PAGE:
Dave Gahan – Hourglass
Record Label: Virgin / Mute
Release Date: October 23, 2007
Singer-songwriter Dave Gahan can tell people what it feels like to awake from being dead. In 1996 his heart stopped beating for a few minutes after a drug overdose, and afterwards life began to have a different meaning for the front man of the synth-pop group Depeche Mode. His solo album Paper Monsters, released in 2003, launched him as a solo artist and allowed him to come face to face with the demons that were taking over his thoughts and perceptions. Now in 2007, Gahan has released his second solo effort Hourglass on Virgin / Mute Records, which still has his inner-soul reflecting mirror style of writing with a magnetic pull toward a Brit-punk inspired industrial electronica and prog-rock traipsed dance beats. Hourglass has a modern bravado that not only enables Gahan to carry on but allows him to move on while embracing his past.
The album opens with the downbeat club vibe of “Saw Something” housing ambient electronica and elevating guitar swizzles. The industrial-fused electronica on numbers like “Kingdom,” “21 Days,” and “Deeper and Deeper” has a Brit-pop tinged punk reminiscent of Massive Attack and Underworld giving the dance beats a husky thump. The celestial sonic rings on “Miracles” are complementing with Gahan’s sleek drooling vocals. There is a spiritual rise in the song, though the club beats permeate a downcast tone. The emo-milled tides and burlesque-textured rumples of “Use You” have a showtunes style with a lot of flashy electronica and glam rock panache liken to Daft Punk. The lyrics for “Use You” reveal Gahan’s conflict with inner demons: “I’m hurting you / With everything I do / I’ve gotta get out / I’ve gotta get out soon / It’s killing me / To be in this room / I don’t belong / Belong in this place / We have each other / You are my brother / Sitting here beside you / I just wanna use you.”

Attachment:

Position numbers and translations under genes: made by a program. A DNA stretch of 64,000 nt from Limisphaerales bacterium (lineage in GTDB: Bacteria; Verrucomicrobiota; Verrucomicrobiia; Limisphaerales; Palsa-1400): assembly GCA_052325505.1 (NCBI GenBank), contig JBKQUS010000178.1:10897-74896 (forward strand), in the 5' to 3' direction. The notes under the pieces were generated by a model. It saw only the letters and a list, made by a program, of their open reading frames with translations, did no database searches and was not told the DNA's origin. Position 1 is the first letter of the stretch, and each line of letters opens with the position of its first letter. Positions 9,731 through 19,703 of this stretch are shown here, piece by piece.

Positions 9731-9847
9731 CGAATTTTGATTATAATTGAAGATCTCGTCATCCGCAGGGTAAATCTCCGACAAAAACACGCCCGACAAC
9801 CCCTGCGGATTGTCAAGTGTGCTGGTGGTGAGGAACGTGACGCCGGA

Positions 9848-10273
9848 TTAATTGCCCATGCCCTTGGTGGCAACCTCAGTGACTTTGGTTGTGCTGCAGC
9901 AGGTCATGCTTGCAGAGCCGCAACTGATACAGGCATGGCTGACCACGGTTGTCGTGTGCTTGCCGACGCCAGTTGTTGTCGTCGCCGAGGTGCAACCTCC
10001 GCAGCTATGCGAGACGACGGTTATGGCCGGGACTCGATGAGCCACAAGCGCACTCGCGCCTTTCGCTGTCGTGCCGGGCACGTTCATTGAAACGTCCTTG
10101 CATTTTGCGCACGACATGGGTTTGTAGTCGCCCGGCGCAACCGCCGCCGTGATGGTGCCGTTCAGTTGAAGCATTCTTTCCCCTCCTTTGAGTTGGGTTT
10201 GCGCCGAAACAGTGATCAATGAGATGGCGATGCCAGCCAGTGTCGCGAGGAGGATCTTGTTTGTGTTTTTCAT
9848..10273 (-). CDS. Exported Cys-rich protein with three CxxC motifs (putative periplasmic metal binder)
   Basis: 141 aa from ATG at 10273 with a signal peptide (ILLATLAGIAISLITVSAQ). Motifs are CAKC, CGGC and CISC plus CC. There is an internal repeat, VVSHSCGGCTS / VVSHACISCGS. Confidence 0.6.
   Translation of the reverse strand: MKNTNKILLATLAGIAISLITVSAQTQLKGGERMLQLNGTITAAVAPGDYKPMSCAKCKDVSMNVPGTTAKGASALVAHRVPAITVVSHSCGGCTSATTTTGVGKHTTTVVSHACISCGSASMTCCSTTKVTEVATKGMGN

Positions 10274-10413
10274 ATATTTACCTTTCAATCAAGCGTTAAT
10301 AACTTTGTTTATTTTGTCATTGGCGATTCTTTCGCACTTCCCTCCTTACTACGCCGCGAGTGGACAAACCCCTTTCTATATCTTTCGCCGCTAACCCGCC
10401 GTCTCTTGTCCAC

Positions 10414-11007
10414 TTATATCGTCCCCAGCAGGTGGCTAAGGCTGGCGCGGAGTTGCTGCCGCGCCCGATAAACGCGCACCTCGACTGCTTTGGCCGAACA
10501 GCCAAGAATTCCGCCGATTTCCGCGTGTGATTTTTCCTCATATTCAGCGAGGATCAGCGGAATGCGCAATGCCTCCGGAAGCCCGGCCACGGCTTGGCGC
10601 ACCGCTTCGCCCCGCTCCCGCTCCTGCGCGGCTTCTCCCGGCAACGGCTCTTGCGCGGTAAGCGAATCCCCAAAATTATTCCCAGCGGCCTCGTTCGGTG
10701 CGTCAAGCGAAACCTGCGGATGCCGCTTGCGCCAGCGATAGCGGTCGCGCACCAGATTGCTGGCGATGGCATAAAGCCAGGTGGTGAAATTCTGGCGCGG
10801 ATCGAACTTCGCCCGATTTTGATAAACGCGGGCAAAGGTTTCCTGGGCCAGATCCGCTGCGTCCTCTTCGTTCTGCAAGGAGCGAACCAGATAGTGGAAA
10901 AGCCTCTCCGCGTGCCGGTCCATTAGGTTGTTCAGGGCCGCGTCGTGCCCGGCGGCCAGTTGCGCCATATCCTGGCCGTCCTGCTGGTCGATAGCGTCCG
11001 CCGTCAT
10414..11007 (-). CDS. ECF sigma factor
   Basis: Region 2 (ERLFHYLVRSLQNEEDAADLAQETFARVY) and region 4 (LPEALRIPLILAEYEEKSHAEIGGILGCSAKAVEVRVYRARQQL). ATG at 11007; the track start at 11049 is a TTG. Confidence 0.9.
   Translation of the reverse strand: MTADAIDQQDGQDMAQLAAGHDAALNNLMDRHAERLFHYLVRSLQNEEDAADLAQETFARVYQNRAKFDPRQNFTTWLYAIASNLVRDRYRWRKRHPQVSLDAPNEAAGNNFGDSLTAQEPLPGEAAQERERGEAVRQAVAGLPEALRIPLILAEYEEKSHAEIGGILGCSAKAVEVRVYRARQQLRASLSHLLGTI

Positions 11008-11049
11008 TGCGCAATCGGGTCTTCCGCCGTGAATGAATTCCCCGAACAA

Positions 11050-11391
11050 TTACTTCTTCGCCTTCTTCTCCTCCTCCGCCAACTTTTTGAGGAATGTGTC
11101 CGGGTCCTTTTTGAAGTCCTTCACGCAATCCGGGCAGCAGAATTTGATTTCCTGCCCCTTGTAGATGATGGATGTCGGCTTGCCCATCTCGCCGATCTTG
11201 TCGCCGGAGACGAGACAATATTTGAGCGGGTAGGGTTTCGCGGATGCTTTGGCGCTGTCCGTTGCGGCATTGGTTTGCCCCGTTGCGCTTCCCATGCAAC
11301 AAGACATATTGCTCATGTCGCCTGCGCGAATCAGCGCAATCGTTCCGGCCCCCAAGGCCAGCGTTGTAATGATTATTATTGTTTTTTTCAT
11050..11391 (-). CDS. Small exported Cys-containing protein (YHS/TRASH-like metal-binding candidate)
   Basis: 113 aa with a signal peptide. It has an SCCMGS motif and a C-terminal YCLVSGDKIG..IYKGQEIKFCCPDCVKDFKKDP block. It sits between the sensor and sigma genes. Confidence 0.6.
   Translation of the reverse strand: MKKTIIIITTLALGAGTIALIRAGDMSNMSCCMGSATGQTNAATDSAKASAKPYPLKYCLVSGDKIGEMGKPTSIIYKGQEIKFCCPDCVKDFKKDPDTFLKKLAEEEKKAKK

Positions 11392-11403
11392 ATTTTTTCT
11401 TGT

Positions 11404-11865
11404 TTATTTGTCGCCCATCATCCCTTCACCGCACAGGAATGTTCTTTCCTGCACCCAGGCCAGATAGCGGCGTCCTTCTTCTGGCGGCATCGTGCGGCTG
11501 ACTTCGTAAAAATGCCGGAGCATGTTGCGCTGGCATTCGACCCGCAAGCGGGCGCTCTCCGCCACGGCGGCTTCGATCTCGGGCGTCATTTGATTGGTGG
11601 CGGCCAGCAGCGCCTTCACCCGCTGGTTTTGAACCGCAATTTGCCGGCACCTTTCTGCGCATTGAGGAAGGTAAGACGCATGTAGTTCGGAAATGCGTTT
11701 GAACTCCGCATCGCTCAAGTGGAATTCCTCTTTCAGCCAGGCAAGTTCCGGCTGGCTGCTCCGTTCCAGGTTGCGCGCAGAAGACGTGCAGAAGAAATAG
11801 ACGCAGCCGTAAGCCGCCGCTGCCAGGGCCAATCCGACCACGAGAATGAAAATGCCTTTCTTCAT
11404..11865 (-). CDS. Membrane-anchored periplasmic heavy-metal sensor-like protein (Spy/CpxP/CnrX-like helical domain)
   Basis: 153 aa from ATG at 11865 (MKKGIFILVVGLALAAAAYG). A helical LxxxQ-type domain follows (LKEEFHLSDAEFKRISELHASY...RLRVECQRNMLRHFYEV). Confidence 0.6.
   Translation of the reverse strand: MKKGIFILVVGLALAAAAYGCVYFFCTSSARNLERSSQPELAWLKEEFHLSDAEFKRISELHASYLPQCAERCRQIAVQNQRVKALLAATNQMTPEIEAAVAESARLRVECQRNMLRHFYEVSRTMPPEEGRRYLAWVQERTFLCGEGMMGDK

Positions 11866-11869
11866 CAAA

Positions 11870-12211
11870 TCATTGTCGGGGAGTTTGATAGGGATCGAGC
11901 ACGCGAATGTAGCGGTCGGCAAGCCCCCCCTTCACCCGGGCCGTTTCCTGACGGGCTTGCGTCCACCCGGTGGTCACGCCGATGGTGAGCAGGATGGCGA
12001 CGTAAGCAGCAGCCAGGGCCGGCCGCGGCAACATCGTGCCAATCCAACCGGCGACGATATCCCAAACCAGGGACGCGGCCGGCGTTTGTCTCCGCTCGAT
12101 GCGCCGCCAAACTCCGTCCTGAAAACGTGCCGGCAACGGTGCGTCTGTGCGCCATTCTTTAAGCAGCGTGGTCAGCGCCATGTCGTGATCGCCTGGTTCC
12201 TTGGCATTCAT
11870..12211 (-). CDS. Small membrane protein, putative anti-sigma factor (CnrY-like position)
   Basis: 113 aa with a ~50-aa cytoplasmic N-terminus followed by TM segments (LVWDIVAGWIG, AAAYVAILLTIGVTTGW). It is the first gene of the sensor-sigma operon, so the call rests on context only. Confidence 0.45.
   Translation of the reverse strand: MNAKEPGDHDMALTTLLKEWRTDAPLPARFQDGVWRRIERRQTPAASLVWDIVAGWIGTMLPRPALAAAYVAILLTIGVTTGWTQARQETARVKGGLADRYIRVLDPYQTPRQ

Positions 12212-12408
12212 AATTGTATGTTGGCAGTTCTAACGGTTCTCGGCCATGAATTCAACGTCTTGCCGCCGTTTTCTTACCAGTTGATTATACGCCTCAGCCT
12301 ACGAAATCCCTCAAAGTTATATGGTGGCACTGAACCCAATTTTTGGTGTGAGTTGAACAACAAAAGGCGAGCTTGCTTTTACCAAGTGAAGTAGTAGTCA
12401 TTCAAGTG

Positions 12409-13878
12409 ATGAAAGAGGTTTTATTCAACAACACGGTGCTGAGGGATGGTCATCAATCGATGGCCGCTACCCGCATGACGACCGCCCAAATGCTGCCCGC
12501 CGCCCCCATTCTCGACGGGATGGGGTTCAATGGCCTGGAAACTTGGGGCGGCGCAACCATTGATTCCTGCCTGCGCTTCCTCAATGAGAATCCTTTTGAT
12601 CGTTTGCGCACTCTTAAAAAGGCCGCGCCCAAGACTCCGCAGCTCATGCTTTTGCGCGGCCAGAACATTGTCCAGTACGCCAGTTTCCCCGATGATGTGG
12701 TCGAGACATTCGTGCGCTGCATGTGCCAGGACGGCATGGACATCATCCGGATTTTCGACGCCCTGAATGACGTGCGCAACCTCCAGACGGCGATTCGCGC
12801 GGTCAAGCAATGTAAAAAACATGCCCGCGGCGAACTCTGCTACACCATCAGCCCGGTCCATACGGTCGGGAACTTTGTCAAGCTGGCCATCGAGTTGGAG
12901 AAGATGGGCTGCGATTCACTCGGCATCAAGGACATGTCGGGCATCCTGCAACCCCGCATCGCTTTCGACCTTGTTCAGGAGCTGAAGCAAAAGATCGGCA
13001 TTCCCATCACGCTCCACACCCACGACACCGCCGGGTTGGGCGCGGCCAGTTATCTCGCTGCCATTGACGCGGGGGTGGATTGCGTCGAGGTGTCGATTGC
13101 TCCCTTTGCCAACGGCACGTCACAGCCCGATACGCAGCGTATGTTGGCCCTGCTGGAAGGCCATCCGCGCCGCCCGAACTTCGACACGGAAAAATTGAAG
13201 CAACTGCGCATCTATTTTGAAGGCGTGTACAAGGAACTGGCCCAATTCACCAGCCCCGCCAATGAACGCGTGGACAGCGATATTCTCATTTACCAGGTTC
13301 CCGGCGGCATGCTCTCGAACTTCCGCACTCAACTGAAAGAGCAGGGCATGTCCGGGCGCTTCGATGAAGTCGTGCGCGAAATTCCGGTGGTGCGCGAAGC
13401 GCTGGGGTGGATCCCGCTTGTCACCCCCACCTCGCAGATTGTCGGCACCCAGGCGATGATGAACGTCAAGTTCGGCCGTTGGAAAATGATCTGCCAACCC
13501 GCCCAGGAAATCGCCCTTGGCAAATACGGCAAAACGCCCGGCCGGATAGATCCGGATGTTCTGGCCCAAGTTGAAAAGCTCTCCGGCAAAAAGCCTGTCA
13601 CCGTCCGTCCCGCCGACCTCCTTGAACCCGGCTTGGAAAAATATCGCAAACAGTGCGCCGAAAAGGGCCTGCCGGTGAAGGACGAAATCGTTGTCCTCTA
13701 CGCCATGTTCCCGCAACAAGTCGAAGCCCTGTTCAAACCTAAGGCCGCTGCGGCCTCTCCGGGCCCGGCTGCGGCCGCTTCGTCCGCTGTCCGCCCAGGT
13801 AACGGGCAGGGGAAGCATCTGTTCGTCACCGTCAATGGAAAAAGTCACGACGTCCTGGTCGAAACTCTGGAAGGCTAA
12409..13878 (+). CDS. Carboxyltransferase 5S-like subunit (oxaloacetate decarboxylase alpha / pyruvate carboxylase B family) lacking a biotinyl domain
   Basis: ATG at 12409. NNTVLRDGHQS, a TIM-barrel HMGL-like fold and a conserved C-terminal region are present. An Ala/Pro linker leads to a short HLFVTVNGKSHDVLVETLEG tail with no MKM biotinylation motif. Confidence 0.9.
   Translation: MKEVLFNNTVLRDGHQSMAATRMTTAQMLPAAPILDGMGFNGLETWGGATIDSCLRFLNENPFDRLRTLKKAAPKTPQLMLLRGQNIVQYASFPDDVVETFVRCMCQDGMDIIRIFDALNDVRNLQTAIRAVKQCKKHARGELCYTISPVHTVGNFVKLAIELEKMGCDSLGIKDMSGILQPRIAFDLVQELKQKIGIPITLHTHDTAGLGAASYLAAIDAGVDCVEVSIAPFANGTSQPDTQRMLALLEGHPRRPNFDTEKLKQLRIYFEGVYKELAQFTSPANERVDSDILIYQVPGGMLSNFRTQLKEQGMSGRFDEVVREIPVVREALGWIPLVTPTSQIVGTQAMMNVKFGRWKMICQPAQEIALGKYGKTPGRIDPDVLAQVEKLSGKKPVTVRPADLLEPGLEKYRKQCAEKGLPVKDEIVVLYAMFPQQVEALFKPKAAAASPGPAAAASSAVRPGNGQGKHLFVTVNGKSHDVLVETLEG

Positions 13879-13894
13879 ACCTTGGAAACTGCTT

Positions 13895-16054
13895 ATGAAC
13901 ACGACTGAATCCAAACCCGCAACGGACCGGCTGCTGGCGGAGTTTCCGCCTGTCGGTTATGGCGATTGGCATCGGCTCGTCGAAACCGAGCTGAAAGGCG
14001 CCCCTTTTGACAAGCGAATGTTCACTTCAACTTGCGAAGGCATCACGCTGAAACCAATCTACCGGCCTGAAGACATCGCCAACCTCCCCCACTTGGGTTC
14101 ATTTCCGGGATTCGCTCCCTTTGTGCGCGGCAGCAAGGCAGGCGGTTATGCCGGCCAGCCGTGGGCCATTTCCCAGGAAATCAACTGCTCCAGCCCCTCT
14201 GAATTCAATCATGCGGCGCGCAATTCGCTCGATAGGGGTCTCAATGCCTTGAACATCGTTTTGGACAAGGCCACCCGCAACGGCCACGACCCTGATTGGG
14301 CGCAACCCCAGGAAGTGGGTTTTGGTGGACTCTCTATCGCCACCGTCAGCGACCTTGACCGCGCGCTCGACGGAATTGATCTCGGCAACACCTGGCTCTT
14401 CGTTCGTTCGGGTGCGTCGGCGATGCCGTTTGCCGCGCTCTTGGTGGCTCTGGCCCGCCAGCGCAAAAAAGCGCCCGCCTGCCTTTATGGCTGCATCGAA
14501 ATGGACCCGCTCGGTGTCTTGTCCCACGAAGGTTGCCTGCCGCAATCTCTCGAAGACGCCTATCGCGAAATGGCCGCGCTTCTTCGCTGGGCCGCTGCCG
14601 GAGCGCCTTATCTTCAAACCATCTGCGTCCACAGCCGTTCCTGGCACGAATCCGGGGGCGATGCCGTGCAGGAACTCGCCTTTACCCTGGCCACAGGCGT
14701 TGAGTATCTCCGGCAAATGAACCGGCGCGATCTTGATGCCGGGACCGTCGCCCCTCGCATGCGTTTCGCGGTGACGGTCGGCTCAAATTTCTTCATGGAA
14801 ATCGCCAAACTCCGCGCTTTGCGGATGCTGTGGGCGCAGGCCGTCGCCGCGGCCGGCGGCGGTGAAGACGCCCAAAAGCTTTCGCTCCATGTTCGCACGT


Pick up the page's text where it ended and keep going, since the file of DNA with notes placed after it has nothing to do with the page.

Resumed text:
The misty electronica verses on “Insoluble” emit an ethereal ambience while the warped electronica and silky synth effects on “Endless” and “A Little Lie” are hot-tempered and sleekly eloquent. The dark tones and staunch drum marches on “Down” produce plush hazes as Gahan’s languid vocals pierce through the gilded electro-pop screens. Gahan’s music has a weightless feel shrouded in downbeat ambient-pop. His use of emo, Brit-punk, and prog-rock are complementary to the electro-pop wiring in the songs. Gahan collaborated with Christian Eigner (drums) and Drew Phillport (guitar) on these songs, who were both a part of Depeche Mode’s touring band. Hourglass shows what life holds for Gahan after coming back from the dead.
This review is a user submitted review from Susan Frances. You can see all of Susan Frances's submitted reviews here.
Nice to see this reviewed here. I was not impressed by Paper Monsters, but took it graciously anyway, since I hadn't gotten any new DM/Gahan/Gore in a while, and it would tide me over until Playing the Angel came out. It's nice to get a quite good DM album a couple years back, followed up by a solo Gahan that is MUCH better than Paper Monsters.
Now we just need them working on another DM album.